Forum OpenACS Development: Re: GUIDs (Globally Unique Identifiers) as Object IDs?

Posted by Gustaf Neumann on
here exists many different algorithms for generating unique identifiers (see e.g. [1]). However, one cannot store a UUID in a integer type, so for OpenACS, every datatype keeping object_ids has to be altered, every view has to regenerated, every function has to be dropped and recreated - it is furthermore not clear what this means for Oracle.

Starting with pg9.2, postgres supports UUIDs as datatype, but does not provide a standard function for generating it (there are add-on modules available) [2]. Instead of sequences, one has to use functions to generate IDs. The organization of the files in the CR has to be altered. The impact of UUIDs on OpenACS magic IDs is as well not clear.... Upgrade scripts look like an intellectual challenge.

So, i would not call this a small change, since it will effects at the end every package (data model and the input validation). Don't expect, that this would solve all aspects for horizontal scaling. If you "ignore unique constraints" you customers will complain about data losses.

Using UUIDs has some sex appeal, i thought about it in the past, but it would be a substantial change.



Posted by Benjamin Brink on
My mind looks at everything via mapping right now, and given the old saying

"everything looks like a hammer when all one knows is a hammer",

I wonder:

What are the weaknesses in addressing this with mapping for everything output and input, where internals remain unchanged:

create table uu_site_object_map (
uu_id uuid,
site_id text,
object_id integer

-- indexes created for each case

So long as UUIDs are pre-generated (such as via abundant output from a bitcoin mining pool or blockchain) and confirmed unique?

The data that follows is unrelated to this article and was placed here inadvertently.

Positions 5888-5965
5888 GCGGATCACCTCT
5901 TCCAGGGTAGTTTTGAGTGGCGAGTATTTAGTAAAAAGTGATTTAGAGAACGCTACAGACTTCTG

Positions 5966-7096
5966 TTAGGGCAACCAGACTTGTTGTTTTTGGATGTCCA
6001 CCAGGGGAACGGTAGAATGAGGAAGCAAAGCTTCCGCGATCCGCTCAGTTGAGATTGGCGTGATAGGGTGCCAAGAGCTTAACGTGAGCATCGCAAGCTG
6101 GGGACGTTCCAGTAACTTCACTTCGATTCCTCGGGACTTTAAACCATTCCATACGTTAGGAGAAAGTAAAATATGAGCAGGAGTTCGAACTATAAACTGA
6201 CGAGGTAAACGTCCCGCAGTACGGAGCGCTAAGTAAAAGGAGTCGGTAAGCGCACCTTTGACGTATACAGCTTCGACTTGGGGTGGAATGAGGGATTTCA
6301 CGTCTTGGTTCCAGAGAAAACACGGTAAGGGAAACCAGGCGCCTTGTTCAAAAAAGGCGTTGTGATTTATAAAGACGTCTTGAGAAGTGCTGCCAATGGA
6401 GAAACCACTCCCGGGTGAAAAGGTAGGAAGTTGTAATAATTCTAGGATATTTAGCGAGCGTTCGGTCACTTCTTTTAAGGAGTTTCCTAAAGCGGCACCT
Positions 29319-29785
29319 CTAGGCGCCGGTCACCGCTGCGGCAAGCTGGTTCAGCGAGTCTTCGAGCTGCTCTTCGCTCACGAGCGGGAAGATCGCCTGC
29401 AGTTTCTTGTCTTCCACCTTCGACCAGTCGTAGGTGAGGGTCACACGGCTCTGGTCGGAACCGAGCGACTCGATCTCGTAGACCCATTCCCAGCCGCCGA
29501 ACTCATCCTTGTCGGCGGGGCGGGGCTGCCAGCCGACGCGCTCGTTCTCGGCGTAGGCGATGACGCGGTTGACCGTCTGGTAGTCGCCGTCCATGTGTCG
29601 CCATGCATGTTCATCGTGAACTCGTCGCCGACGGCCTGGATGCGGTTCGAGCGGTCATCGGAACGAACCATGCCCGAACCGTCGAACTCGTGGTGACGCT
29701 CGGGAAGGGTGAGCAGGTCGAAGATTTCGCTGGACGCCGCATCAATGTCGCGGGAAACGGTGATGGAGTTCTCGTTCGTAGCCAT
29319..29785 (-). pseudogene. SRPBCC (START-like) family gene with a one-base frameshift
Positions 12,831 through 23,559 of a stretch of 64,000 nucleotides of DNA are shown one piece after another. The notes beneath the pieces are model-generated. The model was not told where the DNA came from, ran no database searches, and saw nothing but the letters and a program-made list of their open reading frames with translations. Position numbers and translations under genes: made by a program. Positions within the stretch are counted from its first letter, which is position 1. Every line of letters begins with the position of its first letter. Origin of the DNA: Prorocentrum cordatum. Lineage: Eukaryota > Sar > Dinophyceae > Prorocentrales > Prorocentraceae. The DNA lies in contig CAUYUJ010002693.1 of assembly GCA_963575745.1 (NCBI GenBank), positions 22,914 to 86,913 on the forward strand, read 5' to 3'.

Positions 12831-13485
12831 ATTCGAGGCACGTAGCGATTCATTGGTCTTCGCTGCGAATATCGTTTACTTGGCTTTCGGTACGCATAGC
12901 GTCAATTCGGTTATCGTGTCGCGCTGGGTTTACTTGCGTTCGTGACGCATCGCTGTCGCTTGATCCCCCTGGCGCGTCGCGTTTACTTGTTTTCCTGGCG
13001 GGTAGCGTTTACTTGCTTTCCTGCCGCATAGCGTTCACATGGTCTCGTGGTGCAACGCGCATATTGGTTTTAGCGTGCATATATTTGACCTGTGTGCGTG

Posted by Gustaf Neumann on
If the goal is to ease importing of objects, adding to uuids to acs_objects might be an option.

OTOH, if you know to import data from some satellite" system B or C into A, one can store the highest known object_id of the last sync on A (e.g. B_max, and C_max). When performing an import from e.g. B, map just the IDs higher than B_max (i.e. ignoring deletes). When the goal is a bidirectional sync, guess then there is no other way than having per "satellite" a separate acs_objects table as basis for a sync....

Posted by Frank Bergmann on

> quite easy to use GUIDs (large random numbers...)
> > one cannot store a UUID in a integer type

Yes you can. This is not about adherence to standards here, but about a simple solution to scale out horizontally :-) So for example I could imagine to just use "large random numbers".

Actually, sequential numbers with a "prefix" * 1000000000 offset (with a separate "prefix" for each system) could also be sufficient to create separate "number circuits". So even sequences might continue to work... And this might actually work with normal integers and without the needs for bigints...


Posted by Gustaf Neumann on
The usual standard use 128 bit [1,2] not without reason. if you want to cook up your own convention, don't call it GUID/UUID otherwise you confuse others with terms used in established standards.

If you mean "1000000000" literally, be aware that the maximum value of an integer in PostgreSQL is "2147483647" (roughly twice that value) [3]. Notice that on sites like, we had already overruns on 32bit sequences [4].

Nevertheless, for "site-synching" (see above), i see no need for any kind of UUIDs.



Posted by Benjamin Brink on
I mentioned the blockchain for obtaining a pool of preprocessed random hashes to be used as UUIDs, but those are apparently hashed at 256bits. And as Gustaf mentions, using standards outside of their definition tends to confuse things and break convention;

Maybe verifiable, unpredictable 128bit UUID format hashes can be generated using a system/satellite salt reference and object_id et cetera with SHA-3/ It apparently has little risk of collisions and relatively low processor demands, and the bit length can be configured to fit UUID.